Chippewa County is a county in the U. S. state of Minnesota. As of the 2010 United States Census, the population was 12,441, its county seat is Montevideo. The county was formed in 1862, was organized in 1868; the upper part of the county's western boundary is formed by the outline of Lac qui Parle reservoir, formed when the Minnesota River was dammed in 1939. The Minnesota River flows southeast from the lake, along the county's southwestern border, while the Chippewa River flows south through the western part of the county to discharge into the Minnesota at the county's southern border; the Dry Weather Creek drains the west-central part of the county into the Chippewa, while the Palmer Creek drains the lower central part of the county into the Minnesota near the county's southernmost point. The county terrain consists of low rolling hills, devoted to agriculture; the terrain slopes to the south, locally to the river valleys. The county's highest point is at its NE corner, at 1,109' ASL; the county has a total area of 588 square miles, of which 581 square miles is land and 6.7 square miles is water.
In recent years, average temperatures in the county seat of Montevideo have ranged from a low of 2 °F in January to a high of 83 °F in July, although a record low of −37 °F was recorded in January 1970 and a record high of 110 °F was recorded in July 1988. Average monthly precipitation ranged from 0.86 inches in December to 4.24 inches in June. As of the 2000 United States Census, there were 13,088 people, 5,361 households, 3,597 families in the county; the population density was 22.5/sqmi. There were 5,855 housing units at an average density of 10.1/sqmi. The racial makeup of the county was 96.78% White, 0.18% Black or African American, 1.00% Native American, 0.30% Asian, 0.02% Pacific Islander, 0.94% from other races, 0.79% from two or more races. 1.92% of the population were Hispanic or Latino of any race. 37.8 % were of 36.8 % German ancestry. There were 5,361 households, out of which 31.20% had children under the age of 18 living with them, 57.00% were married couples living together, 6.60% had a female householder with no husband present, 32.90% were non-families.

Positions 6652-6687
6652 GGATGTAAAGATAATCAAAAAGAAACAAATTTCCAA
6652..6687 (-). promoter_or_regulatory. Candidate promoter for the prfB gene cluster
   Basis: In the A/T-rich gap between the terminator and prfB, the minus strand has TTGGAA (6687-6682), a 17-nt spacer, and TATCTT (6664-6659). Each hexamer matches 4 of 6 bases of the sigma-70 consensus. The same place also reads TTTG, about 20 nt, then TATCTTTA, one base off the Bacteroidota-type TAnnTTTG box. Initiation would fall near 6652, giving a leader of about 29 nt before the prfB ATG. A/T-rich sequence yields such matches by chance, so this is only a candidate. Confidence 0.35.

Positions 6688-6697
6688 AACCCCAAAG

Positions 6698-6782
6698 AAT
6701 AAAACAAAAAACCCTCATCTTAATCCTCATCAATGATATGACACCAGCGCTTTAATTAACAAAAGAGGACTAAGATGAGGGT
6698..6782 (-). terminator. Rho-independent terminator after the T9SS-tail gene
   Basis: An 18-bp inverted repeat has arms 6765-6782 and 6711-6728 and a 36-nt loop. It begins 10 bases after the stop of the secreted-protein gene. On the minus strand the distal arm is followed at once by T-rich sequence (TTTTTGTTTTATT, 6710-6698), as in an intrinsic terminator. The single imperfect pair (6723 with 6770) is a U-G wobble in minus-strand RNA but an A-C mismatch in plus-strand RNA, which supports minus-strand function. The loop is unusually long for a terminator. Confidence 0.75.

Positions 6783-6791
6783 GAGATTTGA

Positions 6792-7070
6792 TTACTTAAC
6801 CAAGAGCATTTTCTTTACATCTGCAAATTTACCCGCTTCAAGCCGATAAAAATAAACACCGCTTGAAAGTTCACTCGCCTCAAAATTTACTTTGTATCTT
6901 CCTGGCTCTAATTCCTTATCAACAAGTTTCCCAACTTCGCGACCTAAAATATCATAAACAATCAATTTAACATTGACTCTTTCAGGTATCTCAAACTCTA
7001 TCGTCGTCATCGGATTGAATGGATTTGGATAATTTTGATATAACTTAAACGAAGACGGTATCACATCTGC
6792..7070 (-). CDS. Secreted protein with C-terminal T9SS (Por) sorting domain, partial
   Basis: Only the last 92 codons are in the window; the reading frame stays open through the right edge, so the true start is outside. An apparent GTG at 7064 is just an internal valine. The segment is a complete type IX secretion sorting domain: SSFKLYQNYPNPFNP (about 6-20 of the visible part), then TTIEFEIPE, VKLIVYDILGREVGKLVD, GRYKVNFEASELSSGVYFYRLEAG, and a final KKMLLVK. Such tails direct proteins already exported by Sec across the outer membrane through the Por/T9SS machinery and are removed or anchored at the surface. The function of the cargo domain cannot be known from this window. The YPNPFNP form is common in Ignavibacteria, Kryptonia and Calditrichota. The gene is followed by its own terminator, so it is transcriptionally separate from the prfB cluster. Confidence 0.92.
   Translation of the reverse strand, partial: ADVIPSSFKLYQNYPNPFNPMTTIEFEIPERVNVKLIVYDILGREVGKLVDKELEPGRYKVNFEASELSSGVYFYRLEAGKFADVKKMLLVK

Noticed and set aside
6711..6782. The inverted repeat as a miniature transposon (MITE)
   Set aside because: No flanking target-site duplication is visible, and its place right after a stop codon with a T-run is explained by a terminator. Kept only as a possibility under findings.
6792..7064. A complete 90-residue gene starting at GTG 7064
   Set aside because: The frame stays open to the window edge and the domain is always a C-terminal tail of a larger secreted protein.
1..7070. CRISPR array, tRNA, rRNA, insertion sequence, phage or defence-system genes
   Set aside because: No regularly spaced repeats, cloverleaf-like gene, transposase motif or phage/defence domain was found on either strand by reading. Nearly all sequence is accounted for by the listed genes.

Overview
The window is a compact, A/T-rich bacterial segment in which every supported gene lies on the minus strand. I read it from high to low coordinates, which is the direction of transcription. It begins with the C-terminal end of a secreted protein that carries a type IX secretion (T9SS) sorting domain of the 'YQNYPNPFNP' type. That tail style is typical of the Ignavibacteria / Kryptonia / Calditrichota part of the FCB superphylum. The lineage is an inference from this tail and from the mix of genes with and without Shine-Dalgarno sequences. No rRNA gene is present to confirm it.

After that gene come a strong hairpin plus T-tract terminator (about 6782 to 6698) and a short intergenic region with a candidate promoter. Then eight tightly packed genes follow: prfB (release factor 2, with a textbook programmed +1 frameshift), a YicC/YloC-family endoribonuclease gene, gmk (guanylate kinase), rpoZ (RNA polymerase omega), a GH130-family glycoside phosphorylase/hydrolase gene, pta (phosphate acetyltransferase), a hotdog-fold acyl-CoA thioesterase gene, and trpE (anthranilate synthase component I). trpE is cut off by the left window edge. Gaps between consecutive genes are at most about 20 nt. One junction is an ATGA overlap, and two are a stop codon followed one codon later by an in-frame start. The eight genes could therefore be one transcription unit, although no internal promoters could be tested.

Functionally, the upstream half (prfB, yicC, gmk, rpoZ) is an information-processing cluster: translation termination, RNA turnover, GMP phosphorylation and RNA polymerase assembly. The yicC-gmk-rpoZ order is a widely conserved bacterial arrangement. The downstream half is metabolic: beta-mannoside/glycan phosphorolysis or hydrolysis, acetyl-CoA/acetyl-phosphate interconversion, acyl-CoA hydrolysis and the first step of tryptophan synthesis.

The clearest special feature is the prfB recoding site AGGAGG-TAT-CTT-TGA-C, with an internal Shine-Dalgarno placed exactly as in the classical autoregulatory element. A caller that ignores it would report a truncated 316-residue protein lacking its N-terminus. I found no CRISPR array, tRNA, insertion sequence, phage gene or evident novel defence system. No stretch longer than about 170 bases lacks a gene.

29.50% of all households were made up of individuals and 15.70% had someone living alone, 65 years of age or older. The average household size was 2.39 and the average family size was 2.96. The county population contained 25.40% under the age of 18, 7.10% from 18 to 24, 24.50% from 25 to 44, 23.00% from 45 to 64, 20.00% who were 65 years of age or older. The median age was 40 years. For every 100 females there were 94.80 males. For every 100 females age 18 and over, there were 91.30 males. The median income for a household in the county was $35,582, the median income for a family was $45,160. Males had a median income of $30,556 versus $20,384 for females; the per capita income for the county was $18,039. About 4.80% of families and 8.60% of the population were below the poverty line, including 9.80% of those under age 18 and 9.30% of those age 65 or over. Chippewa County voters have tended to vote Democratic in recent decades. Since 1980 the county has selected the Democratic Party candidate in 67% of national elections.
St Audries Park Manor house at West Quantoxhead in the Quantock Hills of Somerset, was the manor house of the Acland family. It was rebuilt on the site of an earlier house, between 1835 and 1870 and has had a number of owners since Sir Alexander sold the building; the property was divided in 1934, when the house was sold and turned into St Audries School, which remained in occupation until 1990. In 1996 the house was sold to the Amitabha Buddhist Centre, it was sold again in 2001. The house and parkland are listed Grade II on the Register of Historic Parks and Gardens of special historic interest in England, they are on the Heritage at Risk Register
The Europeans is a 1979 British Merchant Ivory film, directed by James Ivory, produced by Ismail Merchant, with a screenplay by Ruth Prawer Jhabvala, based on Henry James's novel The Europeans. It stars Robin Ellis, Tim Woodward and Lisa Eichhorn, it was the first of Merchant Ivory's triptych of Henry James adaptations. It was followed by The Bostonians in 1984 and The Golden Bowl in 2001; the plot follows the interaction between their American cousins. Facing hard times in Europe, Eugenia, a Baroness by marriage, her younger artistic brother arrived for the first time in New England in the 1850s to meet their wealthy maternal uncle and their three cousins, the Wentworths, their bohemian sophistication and alien ways dazzle some of their puritanical American relations and wary others. The Europeans was the first of Merchant Ivory's period dramas, the genre for which they would become best known. Made on a modest budget, it nonetheless featured lavish costumes and sets, with top actors portraying genteel characters who suffer from disillusionment and tragic entanglements.